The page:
Currently on the road with Def Leppard and REO Speedwagon, Tesla has continued clinging to its hard rock since forming in 1981.
Despite a four-year hiatus that ran from 1996 to 2000, the California five-piece has put out seven albums with the next project set to be the upcoming Mechanical Resonance Live. Released to commemorate the original album’s 30th anniversary, the cuts were recorded over the past year or so live on the road while the band was on tour with Def Leppard. According to guitarist Dave Rude, who replaced founding member Tommy Skeoch in 2006, it was great to rediscover the band’s 1986 debut, and also to work with Lep’s guitarist Phil Collen, who wrote and produced the new project’s bonus cut “Save That Goodness.”
“We realized it was the 30th anniversary of [Mechanical Resonance] and we got the idea to do this last summer. It’s just sort of a celebration of [Mechanical Resonance Live],” Rude said. “Working with Phil started out as that one song and now we’re going to do a full original album with him producing that we’re working on right now. We spent a lot of time working together and it went really well. The new record is sounding pretty gigantic.”
As a band, Tesla’s always had a knack for success, mixing solid originals with hit covers be they of obscure bands like early 1980s UK trio Ph.D. (“Little Suzi”) or 1970s Canadian one-hit wonder Five Man Electrical Band (“Signs”). Tesla took this concept a bit further in 2007 with the two-volume Real to Reel release, an outing that found the band going into the studio live and recording covers of songs from the 1960s and 1970s.
Picking from a mix of well-known (Beatles, Deep Purple) and more obscure artists (Uriah Heep, Montrose), Tesla also took the path less-traveled by not playing obvious war horses when dipping into the canons of the better-known bands. When deciding to dip into the Alice Cooper canon, rather than cover “I’m Eighteen” or “School’s Out,” Tesla instead chose to go with the 1971 cut “Is It My Body.” The following are Rude’s five favorite songs from these sessions:
1. Aerosmith – “Seasons of Wither” from 1974’s Get Your Wings
“Ever since I was a kid, ‘Seasons of Wither’ was one of my favorite Aerosmith songs. That was really cool to finally get to do that and I got to do those cool Brad Whitford feedback notes at the end. It was the funnest thing ever.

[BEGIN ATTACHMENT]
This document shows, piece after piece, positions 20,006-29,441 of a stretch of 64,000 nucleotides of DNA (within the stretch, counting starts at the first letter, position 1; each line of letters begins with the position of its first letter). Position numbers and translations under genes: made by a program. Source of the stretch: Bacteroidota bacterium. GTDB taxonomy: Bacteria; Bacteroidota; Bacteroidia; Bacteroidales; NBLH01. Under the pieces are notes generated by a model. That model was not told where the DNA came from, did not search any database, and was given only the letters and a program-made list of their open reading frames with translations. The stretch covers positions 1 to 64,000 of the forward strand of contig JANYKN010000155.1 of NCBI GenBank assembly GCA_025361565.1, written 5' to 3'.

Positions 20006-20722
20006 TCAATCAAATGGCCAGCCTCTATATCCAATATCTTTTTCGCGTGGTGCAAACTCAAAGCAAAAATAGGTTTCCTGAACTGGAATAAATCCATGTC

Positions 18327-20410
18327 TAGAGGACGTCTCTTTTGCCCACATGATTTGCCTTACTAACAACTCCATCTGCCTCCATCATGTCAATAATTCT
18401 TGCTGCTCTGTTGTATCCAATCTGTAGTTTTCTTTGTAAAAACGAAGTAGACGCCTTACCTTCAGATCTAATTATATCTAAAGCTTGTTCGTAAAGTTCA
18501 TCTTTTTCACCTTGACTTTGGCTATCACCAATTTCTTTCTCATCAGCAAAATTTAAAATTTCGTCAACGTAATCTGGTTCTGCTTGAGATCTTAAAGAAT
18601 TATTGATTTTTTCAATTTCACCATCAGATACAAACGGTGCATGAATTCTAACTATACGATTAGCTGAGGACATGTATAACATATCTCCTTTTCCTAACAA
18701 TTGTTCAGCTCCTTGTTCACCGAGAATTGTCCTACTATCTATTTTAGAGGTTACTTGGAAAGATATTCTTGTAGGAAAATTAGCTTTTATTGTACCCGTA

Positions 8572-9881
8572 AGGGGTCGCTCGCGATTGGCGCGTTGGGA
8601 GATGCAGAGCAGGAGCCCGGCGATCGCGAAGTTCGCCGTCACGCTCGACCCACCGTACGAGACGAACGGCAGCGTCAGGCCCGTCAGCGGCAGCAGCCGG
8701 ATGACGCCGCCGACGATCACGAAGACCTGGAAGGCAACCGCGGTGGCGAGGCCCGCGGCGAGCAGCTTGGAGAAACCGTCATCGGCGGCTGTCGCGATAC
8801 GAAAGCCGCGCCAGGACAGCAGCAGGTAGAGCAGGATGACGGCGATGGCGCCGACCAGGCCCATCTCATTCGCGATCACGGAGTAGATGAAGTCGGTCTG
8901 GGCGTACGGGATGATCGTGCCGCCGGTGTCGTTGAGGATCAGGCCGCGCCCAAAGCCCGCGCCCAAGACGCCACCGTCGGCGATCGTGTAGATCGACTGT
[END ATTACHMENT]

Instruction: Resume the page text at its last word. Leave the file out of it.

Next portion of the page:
2. Deep Purple – “Space Truckin’” from 1972’s Machine Head
“I ended up really liking ‘Space Truckin’.’ Deep Purple is great, but I’ve never been a fanatic. I don’t even think I own a record. I just know the radio songs. But that one was really fun to get into. It was just a cool, sort of weird song.”
3. The Temptations – “Ball of Confusion” from 1970’s Greatest Hits II
“This song was one where we got to really change it up. We kept pretty close to the originals on all the other versions—Tesla-fying it so it sounds like us and is going to sound different. But ‘Ball of Confusion’ we actually reworked arrangement-wise and it sounds way different. We used to do that one live a lot. People always liked that one.”
4. Uriah Heep – “Stealin’” from 1973’s Sweet Freedom
“I’d never heard that one. Some of those songs I’d never even heard until we learned and recorded them. And that was one of them. I’d be hard-pressed to tell you a lot of Uriah Heep songs. They’re a great band, but they just were never huge. I don’t remember whose idea that was, but it just worked right off the bat. I liked the vocals and the groove to it. It’s different for a rock song. It’s got a different feel to it and we did these vocal harmonies that I still remember. We don’t really do that stuff very often and it was fun. I always love to hear Jeff [Keith] sing that song, because he’s got such a great voice. And that one, I always felt like he really shined on. It’s funny that it’s one of my favorites because there’s not much going on guitar-wise. I play like three chords and it’s boring guitar-wise, but it’s still one of my favorite songs to play. And usually the ones I like to play are the ones where I get to do more shit.”
5. UFO – “Rock Bottom” from 1974’s Phenomemon
“‘Rock Bottom’ was really cool. It’s really just a great riff. It did become a band favorite and people still ask us to play it. I’m sure eventually when we’re back to doing our own shows, that’s going to be one of the tracks that’ll come in and out of the setlist.”